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N. Korea threatens to cancel reunions with Seoul

SEOUL, South Korea--North Korea threatened Thursday to cancel reunions of Korean War-divided families because of upcoming U.S.-South Korean military drills and accused the United States of raising tensions by flying nuclear-capable B-52 bombers near the Korean Peninsula.

The apparent about-face a day after the rival Koreas agreed on dates for the emotional meetings fits a pattern analysts describe of North Korea agreeing to things South Korea covets and then pulling back until it gets what it wants β€” in this case a ratcheting down of massive military drills by Seoul and Washington that are seen as a huge drain on the impoverished North's military.

The rival Koreas decided Wednesday to resume the family reunions, which haven't been held since 2010, on Feb. 20-25. Before the agreement, many in Seoul were skeptical that North Korea would allow the reunions anytime soon because of its anger over the annual military drills scheduled later this month. North Korea calls the drills preparation for war and is extremely sensitive about any nuclear-capable U.S. craft in the region, while South Korea and the U.S. say the exercises are purely defensive.

On Thursday, the North's powerful National Defense Commission warned that the reunions may not happen if South Korea goes ahead with the drills and continues slandering leader Kim Jong Un.

β€œIt would be a nonsense to hold reunions of families and relatives separated due to the past war while extremely dangerous nuclear war drills take place,” an unidentified spokesman for the commission's policy department said in a statement carried by the North's official Korean Central News Agency.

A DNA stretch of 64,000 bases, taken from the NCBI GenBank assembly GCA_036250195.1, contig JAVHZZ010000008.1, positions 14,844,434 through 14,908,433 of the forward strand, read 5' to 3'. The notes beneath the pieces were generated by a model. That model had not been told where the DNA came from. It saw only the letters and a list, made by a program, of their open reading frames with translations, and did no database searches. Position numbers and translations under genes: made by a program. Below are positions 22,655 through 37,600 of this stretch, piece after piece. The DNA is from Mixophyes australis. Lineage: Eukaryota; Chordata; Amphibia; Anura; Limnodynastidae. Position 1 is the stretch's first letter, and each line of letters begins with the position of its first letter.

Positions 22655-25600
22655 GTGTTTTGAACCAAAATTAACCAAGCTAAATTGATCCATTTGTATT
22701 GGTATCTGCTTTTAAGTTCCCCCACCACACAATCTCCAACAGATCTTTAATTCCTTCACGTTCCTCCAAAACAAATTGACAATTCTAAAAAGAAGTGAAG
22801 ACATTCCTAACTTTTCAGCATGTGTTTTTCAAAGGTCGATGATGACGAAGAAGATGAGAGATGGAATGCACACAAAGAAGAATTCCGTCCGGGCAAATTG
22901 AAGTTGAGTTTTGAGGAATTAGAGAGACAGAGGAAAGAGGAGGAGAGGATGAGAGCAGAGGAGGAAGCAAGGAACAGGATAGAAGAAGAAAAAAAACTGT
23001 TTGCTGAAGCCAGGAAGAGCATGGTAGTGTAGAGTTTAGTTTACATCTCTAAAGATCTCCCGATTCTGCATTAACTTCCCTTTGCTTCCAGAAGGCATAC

It said U.S. B-52 bombers conducted nuclear strike drills targeting the North on Wednesday while the two Koreas were discussing the family reunions.

The U.S. Pacific Command wouldn't confirm the North's claim but said it has maintained a strategic bomber presence in the region for more than a decade. Seoul's Defense Ministry also wouldn't confirm local media reports that cited unidentified military officials as saying there had been a training flight by a single B-52.

Despite the North's threat, South Korea said the drills will go ahead as scheduled.

Lim Eul Chul, a North Korea expert at South Korea's Kyungnam University, said the North is apparently stepping up pressure to try to get Seoul to conduct the drills in a low-key manner. Analysts believe the drills are an economic drain on North Korea because they often force it to respond by mobilizing troops and conducting additional exercises.

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